A light green button up catches undeclared freshman Nadia Syed’s eye as she gets ready for her day. She grabs her signature green hijab to match, wraps it around her head and walks out the door.
Throughout her childhood, Syed said she rarely strayed from her one-piece black scarves. After her junior year of high school, she began experimenting with scarves of different colors and now enjoys the process of putting together different outfits.
“I used to be so caged in my hijab,” Syed said. “Then I started wearing different colors and people started noticing and complimenting me. It made me feel good.”
Hijabs are scarf-like garments worn as a part of Muslim cultural and religious practices of modesty. Women who wear them are called “hijabis.” Syed said stylistic variations in hijabi fashion allow Muslim women to grow and embrace their hijab and embed it into their self expression.
Now, Syed owns around 15 different colored scarves, many of which are varying shades of green and brown. Syed said finding a way to incorporate her scarf into her self expression has allowed her to become more confident in herself by combining modesty with fashion.
“Just embrace it,” Syed said. “I used to think I didn’t look pretty with it on. I think a lot of hijabis don’t feel pretty wearing a scarf.”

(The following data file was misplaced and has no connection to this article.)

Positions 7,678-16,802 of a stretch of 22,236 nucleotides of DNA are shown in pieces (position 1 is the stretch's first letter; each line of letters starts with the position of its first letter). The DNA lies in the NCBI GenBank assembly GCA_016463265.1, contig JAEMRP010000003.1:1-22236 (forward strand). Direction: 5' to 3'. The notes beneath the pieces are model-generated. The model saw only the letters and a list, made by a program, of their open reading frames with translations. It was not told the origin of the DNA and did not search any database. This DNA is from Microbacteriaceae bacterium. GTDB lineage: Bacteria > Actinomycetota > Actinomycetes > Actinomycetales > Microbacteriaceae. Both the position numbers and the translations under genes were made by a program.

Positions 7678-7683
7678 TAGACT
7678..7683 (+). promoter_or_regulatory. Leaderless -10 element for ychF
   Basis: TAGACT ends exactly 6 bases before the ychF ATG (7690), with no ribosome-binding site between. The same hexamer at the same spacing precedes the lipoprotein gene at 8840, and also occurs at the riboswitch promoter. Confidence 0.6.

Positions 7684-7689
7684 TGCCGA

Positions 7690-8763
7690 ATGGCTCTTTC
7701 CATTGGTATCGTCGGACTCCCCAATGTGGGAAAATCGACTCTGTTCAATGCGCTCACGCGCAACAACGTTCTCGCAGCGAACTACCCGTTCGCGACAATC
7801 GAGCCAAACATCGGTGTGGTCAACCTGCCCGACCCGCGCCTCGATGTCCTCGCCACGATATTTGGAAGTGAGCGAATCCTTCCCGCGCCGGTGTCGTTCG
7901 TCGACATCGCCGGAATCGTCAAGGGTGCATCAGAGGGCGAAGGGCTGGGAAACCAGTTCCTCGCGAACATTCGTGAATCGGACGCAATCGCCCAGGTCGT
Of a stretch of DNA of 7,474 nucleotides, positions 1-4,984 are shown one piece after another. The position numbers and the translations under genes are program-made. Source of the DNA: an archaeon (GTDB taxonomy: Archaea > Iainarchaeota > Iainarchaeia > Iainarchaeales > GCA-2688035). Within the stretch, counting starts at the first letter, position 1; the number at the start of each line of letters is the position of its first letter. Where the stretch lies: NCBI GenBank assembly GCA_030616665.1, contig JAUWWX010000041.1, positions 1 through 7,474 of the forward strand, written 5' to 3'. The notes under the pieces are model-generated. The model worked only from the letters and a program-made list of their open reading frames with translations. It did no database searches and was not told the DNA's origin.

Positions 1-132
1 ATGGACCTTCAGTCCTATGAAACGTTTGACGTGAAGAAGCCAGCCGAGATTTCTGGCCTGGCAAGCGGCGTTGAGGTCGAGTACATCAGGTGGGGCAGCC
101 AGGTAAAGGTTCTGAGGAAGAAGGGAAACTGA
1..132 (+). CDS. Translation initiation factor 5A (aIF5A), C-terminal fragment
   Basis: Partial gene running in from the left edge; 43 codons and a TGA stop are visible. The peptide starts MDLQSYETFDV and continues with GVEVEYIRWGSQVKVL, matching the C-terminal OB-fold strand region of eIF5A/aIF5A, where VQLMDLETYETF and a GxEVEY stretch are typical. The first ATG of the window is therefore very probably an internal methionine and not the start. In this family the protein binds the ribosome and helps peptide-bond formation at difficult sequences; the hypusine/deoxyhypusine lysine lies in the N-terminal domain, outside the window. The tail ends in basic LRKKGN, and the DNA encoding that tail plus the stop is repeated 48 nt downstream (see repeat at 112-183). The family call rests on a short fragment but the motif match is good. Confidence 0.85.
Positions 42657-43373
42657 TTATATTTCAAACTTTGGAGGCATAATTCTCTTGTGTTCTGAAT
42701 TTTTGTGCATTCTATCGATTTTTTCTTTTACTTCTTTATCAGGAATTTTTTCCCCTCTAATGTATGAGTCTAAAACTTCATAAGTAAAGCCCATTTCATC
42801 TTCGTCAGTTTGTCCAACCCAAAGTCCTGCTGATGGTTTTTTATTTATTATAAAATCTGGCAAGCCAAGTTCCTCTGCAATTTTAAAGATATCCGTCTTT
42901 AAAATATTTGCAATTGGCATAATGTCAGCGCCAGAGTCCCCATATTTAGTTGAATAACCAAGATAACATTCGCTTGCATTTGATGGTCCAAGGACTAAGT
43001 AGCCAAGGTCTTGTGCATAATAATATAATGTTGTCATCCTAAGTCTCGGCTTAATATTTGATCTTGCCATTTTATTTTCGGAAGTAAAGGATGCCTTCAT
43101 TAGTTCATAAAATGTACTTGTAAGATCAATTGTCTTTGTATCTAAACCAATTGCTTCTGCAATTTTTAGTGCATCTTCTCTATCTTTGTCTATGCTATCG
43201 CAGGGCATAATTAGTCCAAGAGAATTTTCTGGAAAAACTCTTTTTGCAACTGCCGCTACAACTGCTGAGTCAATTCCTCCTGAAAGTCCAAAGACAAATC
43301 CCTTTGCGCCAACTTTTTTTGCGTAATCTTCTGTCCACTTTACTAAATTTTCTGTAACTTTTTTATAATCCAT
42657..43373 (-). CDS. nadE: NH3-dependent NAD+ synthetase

Middle Eastern Studies professor Faegheh Shirazi studies the economics of Islamic fashion. She said choosing to wear a hijab is a personal decision and shouldn’t be questioned the same way wearing a cross necklace or a baseball hat wouldn’t be questioned.
“(A hijabi is) wearing that style because she’s expressing her right to have religion and at the same time, she’s dressing any way she wants,” Shirazi said.
Shirazi also said that over the years she has seen more hijabis on campus, as well as represented in the media and fashion industry. She has seen hijabis become a part of pop culture and predicts that these trends will only continue.
“I am optimistic about the future because more and more of the younger people could make change, with hijab or without hijab,” Shirazi said.
Sociology junior Karma Dadoush began wearing a hijab when she started college. She said her style has evolved as she has begun incorporating it into her everyday wear.
“My style has changed for the better since I tend to pay attention to what I wear more,” Dadoush said.
Dadoush emphasized the importance of being versatile in her fashion choices and balancing professionalism with her own style and religious beliefs.
As Dadoush has grown into adulthood, she said she has come to terms with the fact that she is not another face in the crowd because of her hijab. She stands out and feels a certain level of responsibility to represent other Muslim women in a positive light through her style and day to day choices.
“I’m more noticeable. Whether that’s a good thing or a bad thing is debatable, but it’s definitely there,” Dadoush said. “I don’t just blend in because of my hijab. I try to use my hijab to show other people who don’t know a lot about Islam or might have some misconceptions that we can be cool and stylish too.”